An object lesson in choosing between a class and an object


The Web Ontology Language (OWL) and other knowledge representation languages allow an ontologist to distinguish between classes of individuals and the individuals themselves. It is not always obvious when to choose to use a class and when to use an individual. This kblog seeks to help with this choice by offering a series of questions; no one single solution is offered (though one is, but it is rejected).


Robert Stevens and Uli Sattler
Bio-health Informatics and Information Management Groups
School of Computer Science
University of Manchester
Oxford Road
United Kingdom
M13 9PL and


OWL is all about modelling objects and their properties. Often, an OWL ontology describes only classes, but it can also explicitly mention objects.

Let’s first fix our terminology: Classes are called classes, and stand for sets of “things”. What to call these “things” is a little more problematic – the official OWL spec calls them individuals, but this is really clunky. OWL also has object properties, that relate two things, so we can also call these things “objects”, which is less clunky and much easier to type – also a name used in the OWL specification. The word “instance” is often bandied about, but we really need to say of what a thing is an instance of – “an instance of X”, so we don’t use that one either (unless it is in the form just described). In this kblog we’re going to stay with using “objects” for things, which may or may not be instances of classes.

So the central question we are discussing here is when to introduce a class and when to introduce an explicit object for a thing you want to model (a concept, notion, idea,…). There are at least two approaches to decide this question: attempting to model things as they actually are, and attempting to model things according to the needs of the target application for the ontology.

Representing the field of interest “as it is”

We can choose to believe that there exists an objective reality, and that people who know a lot about a certain area of this reality, say molecular biology, have a similar conceptualisation of this reality in their minds – and then we can attempt to describe this conceptualisation in an OWL ontology.

This appears to be a simple approach to deciding when to use an object and when to use a class for a given thing:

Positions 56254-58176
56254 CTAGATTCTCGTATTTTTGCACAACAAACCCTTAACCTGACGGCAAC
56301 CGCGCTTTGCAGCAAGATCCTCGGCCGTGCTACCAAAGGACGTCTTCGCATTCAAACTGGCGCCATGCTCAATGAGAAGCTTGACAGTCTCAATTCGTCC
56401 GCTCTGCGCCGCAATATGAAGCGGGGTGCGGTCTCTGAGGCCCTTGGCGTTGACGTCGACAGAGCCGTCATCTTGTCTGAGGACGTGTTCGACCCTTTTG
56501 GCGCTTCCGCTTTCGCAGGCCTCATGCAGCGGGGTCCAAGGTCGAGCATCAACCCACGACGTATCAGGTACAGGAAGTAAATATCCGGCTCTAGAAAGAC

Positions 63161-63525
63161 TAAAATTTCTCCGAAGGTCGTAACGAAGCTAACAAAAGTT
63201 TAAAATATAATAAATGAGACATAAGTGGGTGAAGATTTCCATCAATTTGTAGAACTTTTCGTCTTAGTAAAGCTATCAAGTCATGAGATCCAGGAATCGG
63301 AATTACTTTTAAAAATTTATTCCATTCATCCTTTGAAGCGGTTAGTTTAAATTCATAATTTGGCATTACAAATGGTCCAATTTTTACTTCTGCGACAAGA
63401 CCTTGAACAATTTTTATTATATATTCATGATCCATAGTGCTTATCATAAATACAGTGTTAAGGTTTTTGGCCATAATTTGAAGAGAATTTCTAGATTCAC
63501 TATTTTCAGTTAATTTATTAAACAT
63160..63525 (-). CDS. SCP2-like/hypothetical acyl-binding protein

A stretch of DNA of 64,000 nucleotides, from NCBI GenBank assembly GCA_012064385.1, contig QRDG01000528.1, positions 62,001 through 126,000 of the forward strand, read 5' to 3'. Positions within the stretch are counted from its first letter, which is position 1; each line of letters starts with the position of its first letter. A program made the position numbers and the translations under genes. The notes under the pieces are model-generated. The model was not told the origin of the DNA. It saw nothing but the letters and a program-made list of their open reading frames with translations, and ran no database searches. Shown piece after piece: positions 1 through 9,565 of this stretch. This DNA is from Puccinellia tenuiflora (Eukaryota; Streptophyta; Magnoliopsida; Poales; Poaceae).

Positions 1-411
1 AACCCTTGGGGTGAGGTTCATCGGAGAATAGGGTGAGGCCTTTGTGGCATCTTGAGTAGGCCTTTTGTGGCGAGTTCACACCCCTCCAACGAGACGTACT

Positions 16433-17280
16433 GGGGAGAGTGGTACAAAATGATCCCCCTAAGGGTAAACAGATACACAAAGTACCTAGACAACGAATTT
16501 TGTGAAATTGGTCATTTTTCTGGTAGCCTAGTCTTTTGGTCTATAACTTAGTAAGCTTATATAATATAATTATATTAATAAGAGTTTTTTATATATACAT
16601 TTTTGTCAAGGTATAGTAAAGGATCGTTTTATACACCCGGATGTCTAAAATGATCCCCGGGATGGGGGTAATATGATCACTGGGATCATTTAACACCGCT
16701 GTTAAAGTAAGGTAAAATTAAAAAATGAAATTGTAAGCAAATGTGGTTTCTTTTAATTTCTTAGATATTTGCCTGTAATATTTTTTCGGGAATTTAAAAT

The English indicator of this is the use of articles, particularly the definite article; “the entity” suggests an object, where the indefite article “a” or “an” suggests a collection of possible entities or a class of entities. There are other linguistic indicators of class and instances – not wholly reliable, but they can act as a guide.

Given that this seems a rather straightforward approach – can it go wrong? Robert Stevens makes sense (ignoring the fact that Robert Stevens existed at different times with different properties) but the individual haemoglobin in the individual red blood cell etc is probably at far too fine a grain for using named objects. There are indeed “things” where our approach doesn’t seem to help: soup, love, pdf files, the bible, the prime minister, weather forecast, green, etc.

Modelling according to your application’s needs, in a robust way

Given that we may use our ontology in an application, this usage can nicely inform our design choices. So, once reality ceases to work, we can consider the following questions:


When in doubt, make it a class.

Use punning when needed: punning refers to the practice of using the same name for both an object and a class, and use it “as a” class or object or even both where appropriate; e.g., we could use Queen both as a class and as an object, and then consider its super classes and the classes it is an instance of.


OWL is all about objects; it’s just that we usually talk talk about classes of objects and the things that are true of all objects in that class. However, we can explicitly talk about the objects themselves and a frequent quesiton is “when do I use a class and when should I use an individual instead”. We offered two routes: A exact representation of the field of interest; otherwise, simply doing what is best for your application’s needs. In the former one can model ad nauseam, and so end up staying at the class level (and that’s fine). an application’s needs also works, but can ultimately lead to high-variation from ontology to ontology. Deciding where the boundary is can be hard, but the default decision is to keep modelling with classes.